Lessons I’ve Learned Mentoring and Co-Founding Successful Startups

As a Mentor at Virgin Startup and Co-founder of a Product & Software Development Agency, I’m often asked what it takes to build a successful startup. For me, one of the more important aspects is less about the ‘what’ and more about the ‘who’.

Having the right people by your side will benefit you in all situations. When the chips are down and you are facing, what feels like, countless barriers they will give you the support you need to succeed.

Conversely, when you are already succeeding they will give you the right tools to grow and expand your business. The right people, in my opinion, all have one thing in common. Something I like to call a mentorship-driven attitude.  

A mentorship-driven attitude embodies someone who facilitates your thinking – without telling you what to do. Someone who nurtures a working relationship based on trust, sensitivity, confidentiality and mutual respect.

It may be a co-founder, software development agency/consultant, or a mentor in the more literal sense – maybe from an accelerator like Virgin Startup. So here’s how to identify that all-important mentorship-driven attitude.

Identifying a Great Mentor or Co-Founder

Great Mentors and Co-founders come in many shapes in sizes. Sometimes it’s impossible to quantify why they are great. 

However, there are some behaviours that will help you separate the what from the chaff:  

  1. Help to focus on priorities. A talented partner will be able to direct you on what matters the most.
  2. Honest and transparent feedback on past experiences – both successes and failures.
  3. Help to prevent the obvious – and not so obvious – mistakes.
  4. Money-free and unconflicted suggestions – with no hidden agendas. ‘ROIs’ must be aligned and both sides need to be committed to making the product/service a success. With more focus placed on long term goals rather than the short term.
  5. To learn new skills and help to improve existing ones whilst increasing your capabilities and knowledge.
  6. To gain meaningful connections – a definite plus. In the ideal world, they’ll be able to introduce you to an established network that could help you grow your business.
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How to Identify a Great External Partner

As well as the technical and managerial elements – described in this article – there is plenty more to consider when looking for an external collaborator (whether it’s a Software Development Agency – or any form of outsourcing).

Here’s my guide to the key points:

  1. A fast understanding of your main challenges: an experienced collaborator immediately recognises the areas where you need the most help. It’s important to remember that you’ll be paying for this. The faster your challenges are sorted out, the more profitable your investment will be.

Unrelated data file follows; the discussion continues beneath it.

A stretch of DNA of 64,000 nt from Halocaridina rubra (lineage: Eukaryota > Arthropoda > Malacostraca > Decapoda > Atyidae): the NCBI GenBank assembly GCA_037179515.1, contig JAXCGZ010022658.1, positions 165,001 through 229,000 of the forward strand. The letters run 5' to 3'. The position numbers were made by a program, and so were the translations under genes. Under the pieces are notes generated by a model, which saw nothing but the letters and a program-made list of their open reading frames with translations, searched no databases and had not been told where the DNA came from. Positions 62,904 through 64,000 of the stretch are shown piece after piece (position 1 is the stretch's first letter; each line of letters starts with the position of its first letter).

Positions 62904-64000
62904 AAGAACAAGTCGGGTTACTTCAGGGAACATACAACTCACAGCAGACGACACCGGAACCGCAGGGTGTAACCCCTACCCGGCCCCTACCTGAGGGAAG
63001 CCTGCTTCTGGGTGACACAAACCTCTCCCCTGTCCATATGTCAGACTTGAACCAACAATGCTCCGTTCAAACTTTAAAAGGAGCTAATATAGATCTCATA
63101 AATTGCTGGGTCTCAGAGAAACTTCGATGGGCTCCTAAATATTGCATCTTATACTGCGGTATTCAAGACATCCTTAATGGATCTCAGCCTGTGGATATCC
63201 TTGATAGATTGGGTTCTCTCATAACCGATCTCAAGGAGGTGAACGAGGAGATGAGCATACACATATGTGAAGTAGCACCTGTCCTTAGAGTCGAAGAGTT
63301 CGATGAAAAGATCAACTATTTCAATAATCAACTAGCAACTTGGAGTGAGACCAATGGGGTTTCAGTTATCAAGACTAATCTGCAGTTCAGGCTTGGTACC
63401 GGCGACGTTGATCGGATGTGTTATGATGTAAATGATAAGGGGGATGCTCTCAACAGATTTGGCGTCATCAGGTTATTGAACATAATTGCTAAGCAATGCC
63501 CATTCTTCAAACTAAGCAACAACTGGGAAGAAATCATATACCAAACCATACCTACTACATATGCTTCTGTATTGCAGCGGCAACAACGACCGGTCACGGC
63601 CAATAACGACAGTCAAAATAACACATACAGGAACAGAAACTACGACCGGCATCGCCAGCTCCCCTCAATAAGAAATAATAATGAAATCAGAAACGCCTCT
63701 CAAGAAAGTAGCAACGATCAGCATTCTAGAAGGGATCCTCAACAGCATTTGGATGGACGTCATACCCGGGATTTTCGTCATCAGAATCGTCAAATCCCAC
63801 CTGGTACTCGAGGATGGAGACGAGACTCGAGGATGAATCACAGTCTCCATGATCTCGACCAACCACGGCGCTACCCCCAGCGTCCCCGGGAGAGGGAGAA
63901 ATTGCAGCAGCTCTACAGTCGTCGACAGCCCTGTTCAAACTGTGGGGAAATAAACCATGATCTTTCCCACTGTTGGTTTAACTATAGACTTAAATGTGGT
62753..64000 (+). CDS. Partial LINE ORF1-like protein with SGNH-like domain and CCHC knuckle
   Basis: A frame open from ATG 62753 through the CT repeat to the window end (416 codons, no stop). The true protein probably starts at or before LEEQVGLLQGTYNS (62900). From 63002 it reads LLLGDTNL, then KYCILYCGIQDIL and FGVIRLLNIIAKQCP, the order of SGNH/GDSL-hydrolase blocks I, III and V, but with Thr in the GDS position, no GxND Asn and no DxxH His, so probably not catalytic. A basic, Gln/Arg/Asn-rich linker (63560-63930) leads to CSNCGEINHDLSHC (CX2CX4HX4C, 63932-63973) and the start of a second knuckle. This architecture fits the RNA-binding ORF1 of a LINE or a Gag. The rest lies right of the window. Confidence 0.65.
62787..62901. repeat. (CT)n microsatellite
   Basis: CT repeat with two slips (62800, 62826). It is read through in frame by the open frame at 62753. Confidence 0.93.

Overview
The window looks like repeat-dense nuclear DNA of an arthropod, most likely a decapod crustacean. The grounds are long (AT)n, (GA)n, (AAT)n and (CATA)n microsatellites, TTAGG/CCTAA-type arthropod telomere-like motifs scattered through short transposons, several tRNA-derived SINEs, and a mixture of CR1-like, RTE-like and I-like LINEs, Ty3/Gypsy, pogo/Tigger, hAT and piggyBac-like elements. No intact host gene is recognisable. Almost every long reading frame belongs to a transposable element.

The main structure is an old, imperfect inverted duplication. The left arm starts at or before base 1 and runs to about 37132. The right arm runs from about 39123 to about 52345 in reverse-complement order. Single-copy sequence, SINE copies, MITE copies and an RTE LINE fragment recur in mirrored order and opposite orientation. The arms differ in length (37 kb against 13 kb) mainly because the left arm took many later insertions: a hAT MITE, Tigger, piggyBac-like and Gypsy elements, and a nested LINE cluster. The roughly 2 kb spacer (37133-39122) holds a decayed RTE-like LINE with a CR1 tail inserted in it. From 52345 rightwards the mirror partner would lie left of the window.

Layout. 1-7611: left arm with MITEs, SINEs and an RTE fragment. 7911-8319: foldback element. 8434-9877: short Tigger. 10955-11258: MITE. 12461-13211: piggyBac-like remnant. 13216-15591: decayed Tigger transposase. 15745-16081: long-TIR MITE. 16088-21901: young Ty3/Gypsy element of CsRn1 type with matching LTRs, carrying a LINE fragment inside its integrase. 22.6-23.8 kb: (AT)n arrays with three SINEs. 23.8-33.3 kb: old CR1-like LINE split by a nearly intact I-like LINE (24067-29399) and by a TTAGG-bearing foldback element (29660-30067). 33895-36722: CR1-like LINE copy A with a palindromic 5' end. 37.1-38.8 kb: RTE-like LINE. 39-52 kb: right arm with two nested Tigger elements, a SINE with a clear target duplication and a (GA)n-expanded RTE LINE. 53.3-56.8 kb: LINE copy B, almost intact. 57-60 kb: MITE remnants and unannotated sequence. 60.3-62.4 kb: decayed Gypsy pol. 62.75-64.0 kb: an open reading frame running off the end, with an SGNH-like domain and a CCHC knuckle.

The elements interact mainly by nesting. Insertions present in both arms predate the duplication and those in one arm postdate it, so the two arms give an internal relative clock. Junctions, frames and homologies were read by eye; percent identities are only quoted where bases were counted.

2. An unbiased and transparent relationship: be aware that economic interests might undermine the relationship. Sometimes your collaborator might only have a short-term vision – and it may conflict with your longer-term plan.
  3. Someone who is trustworthy: building trust is the first step in your working relationship. An honest and open relationship is essential. They should bring their knowledge and expertise to the table, but also be open about their weaknesses. Avoid someone who passes you on to a ‘key account manager’ and not to the team that will be directly working on your project. Great collaborators open doors, introduce you to the team you’ll be working with and provide their vision, process and structure. Don’t be afraid to assert yourself – you’re not there to be dictated to. Find someone who wants success as much as you do.
  4. An ability to listen, to say ‘no’ and question your problems: jumping to quick conclusions rarely works. As well as being able to express your ideas and plans, you must be able to accept constructive criticism. A collaborator who always says ‘yes’ is dangerous – their interest might be to close an agreement as soon as possible for a short-term gain.
  5. The ability to invest time on your project without pushing to close a sales agreement asap. A great collaborator understands good clients come on board because of the knowledge they can offer. They must be able to explain the steps that are needed to move your business forward, even if the advice goes against your initial thoughts – but also they might go against the collaborator’s best interest. For example, a consultant may advise you to do additional research before moving into a commercial agreement – while doing so will obviously delay the signing of a contract, it’s a positive sign they’re looking and thinking of a long term relationship.

Related: Founder’s Guide: How to Outsource Software Development in 2020

And Finally …

In the early stages of your startup, your investment in time and money should be as precise and accurate as possible. Concentrate on what you’re good at and look for mentors, co-founders and or collaborators who will be able to bring real value and help in your weaker areas.

If you choose the right people you’ll quickly see that they will become a part of your extended work team, with your best interests at heart. They will be there to act as your wise and trusted advisor, just like Mentor was with Telemachus.